I think classical elements in classical parks makes sense. And I think to many, great city parks are Victorian parks. Forest Park, aesthetically, is quite muddled. With various institutions doing their own (mostly historical-ish) thing, there’s an airport hanger turned horse stable, massive steel zoo sculpture, perhaps contemporary additions to the zoo across the highway, the Mid-Century planetarium, modern ice-skating rink, contemporary addition to the art museum, recent addition to the history museum…and still the rural nature of the park grounds itself. All-in-all it’s a place that is home to many styles and is better off for being so. These historic-ish gates are disappointing, but still probably two steps forward and one step back, rather than the inverse.

      • Imran

        I favor an 1800s-inspired Victorian framework made up of bridges, benches, light posts, signs, gates, paths connecting the various formal focal points ( art museum, grand basin, history museum, the Muny, World’s fair pavilion, Cabanne house, the old zoo buildings, the Jewel box ). Heck even the rectangular shape of FP speaks to a formality and discipline of design. There is certainly room for the avant garde but I would rather see it in calculated doses, as accents or exclamation points. (btw, I love the Serra downtown).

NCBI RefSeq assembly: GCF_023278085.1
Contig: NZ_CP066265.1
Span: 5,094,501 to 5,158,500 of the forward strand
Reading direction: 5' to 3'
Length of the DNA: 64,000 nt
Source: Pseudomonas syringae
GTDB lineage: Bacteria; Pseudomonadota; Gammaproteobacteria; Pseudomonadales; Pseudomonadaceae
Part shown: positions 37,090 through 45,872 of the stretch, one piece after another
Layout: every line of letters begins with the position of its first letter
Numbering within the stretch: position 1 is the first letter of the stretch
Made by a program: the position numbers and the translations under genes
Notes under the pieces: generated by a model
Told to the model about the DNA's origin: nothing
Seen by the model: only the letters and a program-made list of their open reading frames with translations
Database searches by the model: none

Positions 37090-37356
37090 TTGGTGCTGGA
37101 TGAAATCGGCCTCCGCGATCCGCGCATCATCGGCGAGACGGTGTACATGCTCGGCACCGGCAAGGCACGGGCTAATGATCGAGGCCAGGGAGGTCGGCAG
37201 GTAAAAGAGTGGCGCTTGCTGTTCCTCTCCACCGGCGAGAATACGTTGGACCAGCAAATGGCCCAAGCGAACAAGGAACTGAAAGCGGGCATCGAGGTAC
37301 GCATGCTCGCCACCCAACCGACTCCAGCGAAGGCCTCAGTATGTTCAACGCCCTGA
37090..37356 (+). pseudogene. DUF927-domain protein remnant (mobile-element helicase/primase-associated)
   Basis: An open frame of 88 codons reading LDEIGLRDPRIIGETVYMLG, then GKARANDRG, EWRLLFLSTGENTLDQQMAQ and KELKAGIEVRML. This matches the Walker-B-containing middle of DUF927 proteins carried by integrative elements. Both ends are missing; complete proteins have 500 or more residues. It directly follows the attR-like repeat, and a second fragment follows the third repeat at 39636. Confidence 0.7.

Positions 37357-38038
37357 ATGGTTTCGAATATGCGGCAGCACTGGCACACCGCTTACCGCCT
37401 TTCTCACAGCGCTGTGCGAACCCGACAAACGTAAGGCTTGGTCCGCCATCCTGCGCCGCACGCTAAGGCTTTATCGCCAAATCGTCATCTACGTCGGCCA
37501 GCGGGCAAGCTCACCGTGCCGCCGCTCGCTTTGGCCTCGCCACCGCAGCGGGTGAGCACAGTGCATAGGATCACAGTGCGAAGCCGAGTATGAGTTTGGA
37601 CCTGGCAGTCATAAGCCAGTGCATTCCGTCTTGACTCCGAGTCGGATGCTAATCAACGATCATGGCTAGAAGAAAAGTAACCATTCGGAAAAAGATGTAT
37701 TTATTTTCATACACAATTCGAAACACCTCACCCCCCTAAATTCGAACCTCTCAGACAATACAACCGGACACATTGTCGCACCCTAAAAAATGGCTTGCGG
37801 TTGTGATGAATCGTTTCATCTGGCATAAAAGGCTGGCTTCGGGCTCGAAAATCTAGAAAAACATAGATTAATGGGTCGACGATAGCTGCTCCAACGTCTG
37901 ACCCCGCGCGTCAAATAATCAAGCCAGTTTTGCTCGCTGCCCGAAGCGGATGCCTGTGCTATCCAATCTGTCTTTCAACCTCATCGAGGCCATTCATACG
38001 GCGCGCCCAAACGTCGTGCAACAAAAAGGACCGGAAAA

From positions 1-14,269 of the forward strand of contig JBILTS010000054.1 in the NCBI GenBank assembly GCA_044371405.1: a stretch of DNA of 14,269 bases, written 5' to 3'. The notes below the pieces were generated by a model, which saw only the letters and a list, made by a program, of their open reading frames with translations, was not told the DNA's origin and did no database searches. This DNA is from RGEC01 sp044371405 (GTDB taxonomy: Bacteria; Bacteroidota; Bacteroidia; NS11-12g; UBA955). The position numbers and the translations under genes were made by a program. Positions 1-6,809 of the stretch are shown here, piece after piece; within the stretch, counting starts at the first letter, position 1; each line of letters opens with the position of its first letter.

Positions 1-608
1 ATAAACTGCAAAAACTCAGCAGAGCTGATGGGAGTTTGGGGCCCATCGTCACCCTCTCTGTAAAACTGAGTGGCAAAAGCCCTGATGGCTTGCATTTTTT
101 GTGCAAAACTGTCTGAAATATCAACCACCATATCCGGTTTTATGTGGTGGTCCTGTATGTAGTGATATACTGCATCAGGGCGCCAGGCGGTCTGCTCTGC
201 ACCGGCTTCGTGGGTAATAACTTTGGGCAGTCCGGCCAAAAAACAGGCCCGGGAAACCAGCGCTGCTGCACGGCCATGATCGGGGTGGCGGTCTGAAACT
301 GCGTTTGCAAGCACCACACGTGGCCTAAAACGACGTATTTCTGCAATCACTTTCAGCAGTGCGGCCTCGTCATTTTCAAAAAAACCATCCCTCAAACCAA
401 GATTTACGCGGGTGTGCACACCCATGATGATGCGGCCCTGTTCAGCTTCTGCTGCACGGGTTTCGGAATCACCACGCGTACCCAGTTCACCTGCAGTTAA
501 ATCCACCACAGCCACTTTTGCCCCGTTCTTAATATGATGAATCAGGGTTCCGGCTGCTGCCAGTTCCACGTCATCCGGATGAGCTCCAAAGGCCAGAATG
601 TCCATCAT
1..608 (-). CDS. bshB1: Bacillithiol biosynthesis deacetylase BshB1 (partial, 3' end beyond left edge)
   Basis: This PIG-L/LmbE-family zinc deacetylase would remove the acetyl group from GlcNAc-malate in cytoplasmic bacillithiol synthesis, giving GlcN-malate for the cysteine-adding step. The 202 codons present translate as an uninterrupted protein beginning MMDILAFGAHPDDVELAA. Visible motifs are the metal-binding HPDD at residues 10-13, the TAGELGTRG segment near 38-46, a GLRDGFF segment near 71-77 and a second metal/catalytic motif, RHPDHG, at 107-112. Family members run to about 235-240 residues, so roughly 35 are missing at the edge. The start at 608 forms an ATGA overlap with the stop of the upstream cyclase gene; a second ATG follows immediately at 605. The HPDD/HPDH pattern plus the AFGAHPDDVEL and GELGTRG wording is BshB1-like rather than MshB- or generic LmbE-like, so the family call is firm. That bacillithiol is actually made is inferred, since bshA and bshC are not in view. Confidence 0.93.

• Chris Naffziger

    Those new gate designs are based roughly off of the old Vandeventer Place gates which sit near the Jewel Box.

    http://stlouispatina.com/vandeventer-place-gates/

  • Alex Ihnen

    Interestingly, I was just told that these gates are a huge improvement over signage that was proposed for Forest Park entrances. That signage “belonged along a highway”. Perhaps we’re lucky?

  • Jeff Leonard

    I wasn’t here when the Halprin proposals were debated. Not exactly my cup of tea, but I would have been open to something “immodest, outrageous and pretentious”!